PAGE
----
Democrats vying for the White House enter a new phase in the election cycle with Thursday night’s third Democratic debate.
How to watch the debate:
The third Democratic primary debate, hosted by ABC News in partnership with Univision, is scheduled for Thursday night in Houston at Texas Southern University, a historically black public university. It will air from 8-11 p.m. on ABC, on Univision with a Spanish translation, locally on KTRK-TV, and on ABC News Live.
The streaming channel is available on ABCNews.com, hello america and FiveThirtyEight websites and applications for mobile phones, as well as Hulu Live, The Roku Channel, facebook watchAppleTV, Amazon Fire TV, YouTube, Apple News and Twitter.
How to watch the debate in Spanish:
Podrás seguir el evento en vivo y en español through the pantallas of Univision and the digital platforms of Univision Noticias, such as Facebook, YouTube and Periscope. Además el minuto a minuto de lo que succede en el debate en nuestro liveblog at UnivisionNoticias.com.
Who qualified for the 3rd debate?
The 10 candidates certified by the Democratic National Committee to participate in the debate will appear on stage in the following order, from left to right:
Who moderates the 3rd debate?
Chief anchor George Stephanopoulos, “World News Tonight” anchor David Muir, ABC News correspondent Linsey Davis and Univision anchor Jorge Ramos will moderate the panel.
What is the format of the 3rd Democratic debate?
Presidential candidates will have 1 minute and 15 seconds for direct answers to questions and 45 seconds for answers and rebuttals. Candidates will have the opportunity to make opening statements, but there will be no closing statements.
How did the candidates qualify for the 3rd debate?
The Democratic National Committee earlier this year announced tougher qualifying rules for the fall debates in September and October: Candidates must meet both poll and base funding thresholds.
To qualify, candidates must score 2% or higher in at least four national polls or polls conducted in the early voting states of Iowa, New Hampshire, South Carolina and/or Nevada and made public between June 28 and August 28. are also required to receive donations from at least 130,000 unique donors during the election cycle, with a minimum of 400 unique donors per state in at least 20 states. Qualifying donations and polls must be received by 11:59 p.m. on August 28 for the September debate.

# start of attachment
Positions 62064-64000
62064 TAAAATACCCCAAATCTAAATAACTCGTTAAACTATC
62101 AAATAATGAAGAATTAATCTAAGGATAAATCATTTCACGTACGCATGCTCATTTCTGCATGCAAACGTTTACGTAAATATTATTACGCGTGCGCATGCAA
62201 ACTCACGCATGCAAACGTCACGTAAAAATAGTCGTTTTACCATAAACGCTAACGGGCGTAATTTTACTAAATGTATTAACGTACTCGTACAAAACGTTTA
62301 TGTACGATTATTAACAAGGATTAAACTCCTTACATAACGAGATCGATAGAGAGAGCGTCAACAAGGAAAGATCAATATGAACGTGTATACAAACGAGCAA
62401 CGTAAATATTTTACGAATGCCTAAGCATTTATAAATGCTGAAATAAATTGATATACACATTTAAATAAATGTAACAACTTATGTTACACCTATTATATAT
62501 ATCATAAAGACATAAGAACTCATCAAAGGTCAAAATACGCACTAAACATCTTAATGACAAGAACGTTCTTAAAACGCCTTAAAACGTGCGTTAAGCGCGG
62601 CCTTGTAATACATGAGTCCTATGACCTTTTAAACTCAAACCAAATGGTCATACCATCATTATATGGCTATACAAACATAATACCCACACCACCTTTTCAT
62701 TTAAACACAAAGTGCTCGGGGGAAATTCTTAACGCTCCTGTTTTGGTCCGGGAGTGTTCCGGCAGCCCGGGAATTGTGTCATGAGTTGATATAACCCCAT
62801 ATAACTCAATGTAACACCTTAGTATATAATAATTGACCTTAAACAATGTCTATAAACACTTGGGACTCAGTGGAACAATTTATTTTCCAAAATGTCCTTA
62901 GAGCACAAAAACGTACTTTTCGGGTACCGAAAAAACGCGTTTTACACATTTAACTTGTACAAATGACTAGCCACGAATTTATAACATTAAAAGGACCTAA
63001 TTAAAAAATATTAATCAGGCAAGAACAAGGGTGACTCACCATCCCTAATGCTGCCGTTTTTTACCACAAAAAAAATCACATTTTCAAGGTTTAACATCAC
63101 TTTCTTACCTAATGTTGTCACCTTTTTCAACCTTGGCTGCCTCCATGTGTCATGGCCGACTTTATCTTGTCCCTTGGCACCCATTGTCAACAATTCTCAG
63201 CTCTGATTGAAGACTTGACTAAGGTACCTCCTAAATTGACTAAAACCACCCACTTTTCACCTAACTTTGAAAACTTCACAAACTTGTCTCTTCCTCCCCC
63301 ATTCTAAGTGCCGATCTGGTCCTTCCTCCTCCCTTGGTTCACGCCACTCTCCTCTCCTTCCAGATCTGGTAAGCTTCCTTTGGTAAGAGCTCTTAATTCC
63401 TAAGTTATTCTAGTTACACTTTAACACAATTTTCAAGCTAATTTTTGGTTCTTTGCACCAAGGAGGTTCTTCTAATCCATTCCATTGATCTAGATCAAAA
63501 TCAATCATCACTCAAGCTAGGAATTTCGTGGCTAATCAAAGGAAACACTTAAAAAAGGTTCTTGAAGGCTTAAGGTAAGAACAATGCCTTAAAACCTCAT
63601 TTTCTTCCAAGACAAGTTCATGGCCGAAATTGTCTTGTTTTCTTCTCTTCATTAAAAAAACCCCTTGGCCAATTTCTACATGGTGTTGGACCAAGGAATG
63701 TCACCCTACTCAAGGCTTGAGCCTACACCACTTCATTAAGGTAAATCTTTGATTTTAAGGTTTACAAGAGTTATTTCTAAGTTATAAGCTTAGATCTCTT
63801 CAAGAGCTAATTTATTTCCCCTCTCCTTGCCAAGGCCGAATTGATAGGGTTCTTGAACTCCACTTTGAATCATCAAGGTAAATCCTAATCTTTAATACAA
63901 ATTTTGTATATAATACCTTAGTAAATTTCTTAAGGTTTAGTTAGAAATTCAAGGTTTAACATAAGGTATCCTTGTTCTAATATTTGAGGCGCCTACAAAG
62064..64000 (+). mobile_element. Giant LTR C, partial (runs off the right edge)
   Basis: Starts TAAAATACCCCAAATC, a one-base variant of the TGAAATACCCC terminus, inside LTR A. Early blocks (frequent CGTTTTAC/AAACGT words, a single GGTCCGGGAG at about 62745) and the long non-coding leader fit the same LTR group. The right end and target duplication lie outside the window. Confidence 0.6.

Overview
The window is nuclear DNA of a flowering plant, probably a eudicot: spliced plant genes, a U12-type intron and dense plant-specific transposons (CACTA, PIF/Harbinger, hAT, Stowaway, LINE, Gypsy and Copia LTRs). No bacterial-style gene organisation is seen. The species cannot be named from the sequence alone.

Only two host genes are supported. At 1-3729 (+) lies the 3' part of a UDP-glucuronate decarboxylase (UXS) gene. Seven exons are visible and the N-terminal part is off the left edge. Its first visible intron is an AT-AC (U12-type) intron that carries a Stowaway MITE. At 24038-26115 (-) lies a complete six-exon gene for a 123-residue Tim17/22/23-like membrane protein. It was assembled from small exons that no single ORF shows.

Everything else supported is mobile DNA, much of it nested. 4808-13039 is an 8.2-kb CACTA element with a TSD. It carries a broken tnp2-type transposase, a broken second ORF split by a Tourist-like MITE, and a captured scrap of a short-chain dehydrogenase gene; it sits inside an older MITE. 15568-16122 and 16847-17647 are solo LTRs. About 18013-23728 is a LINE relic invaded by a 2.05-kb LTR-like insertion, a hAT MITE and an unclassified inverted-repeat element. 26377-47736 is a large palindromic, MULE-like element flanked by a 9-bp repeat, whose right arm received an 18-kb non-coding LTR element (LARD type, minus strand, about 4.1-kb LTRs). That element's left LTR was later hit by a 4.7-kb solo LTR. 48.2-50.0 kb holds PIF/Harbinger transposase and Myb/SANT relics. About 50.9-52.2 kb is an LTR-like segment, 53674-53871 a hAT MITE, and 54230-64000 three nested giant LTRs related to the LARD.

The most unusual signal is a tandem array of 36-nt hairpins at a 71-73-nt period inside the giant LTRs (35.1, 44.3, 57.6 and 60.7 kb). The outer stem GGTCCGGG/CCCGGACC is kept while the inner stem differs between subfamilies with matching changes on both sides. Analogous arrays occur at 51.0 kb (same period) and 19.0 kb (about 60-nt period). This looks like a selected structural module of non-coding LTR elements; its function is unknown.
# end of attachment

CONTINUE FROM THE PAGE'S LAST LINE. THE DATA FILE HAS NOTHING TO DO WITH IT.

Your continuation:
All four candidate qualifying surveys must be sponsored by one or more of the following DNC-approved organizations: The Associated Press, ABC News, CBS News, CNN, The Des Moines Register, Fox News, Monmouth University, NBC News, The New York Times, National Public Radio, Quinnipiac University, University of New Hampshire, The Wall Street Journal, USA Today, the Washington Post or Winthrop University. They must also be conducted by different organizations or – if they are by the same organization – must be in different geographical areas.
Who was left off the stage?
More than half of the crowded Democratic field will be left out of the stage with the strictest qualifying rules and with four candidates – Massachusetts Rep. Seth Moulton, Washington Gov. Jay Inslee, Colorado Gov. John Hickenlooper and Senator of New York’s Kirsten Gillibrand – having dropped out of the race in the weeks leading up to the deadline.
California activist Tom Steyer and Hawaii representative Tulsi Gabbard hit the donor threshold before the deadline but missed the cut after failing to cross the ballot on Aug. 28.
Colorado Senator Michael Bennett, Montana Governor Steve Bullock, New York City Mayor Bill de Blasio, former Maryland Rep. John Delaney, Miramar, Fla., Mayor Wayne Messam and Ohio Rep. Tim Ryan ne are also not participating in the September debate, as they have not met the donor threshold or voting requirement.
When was the final list of participants announced?
Candidates had until August 28 to qualify, and the DNC officially announced the list of participants for the September debate on August 29.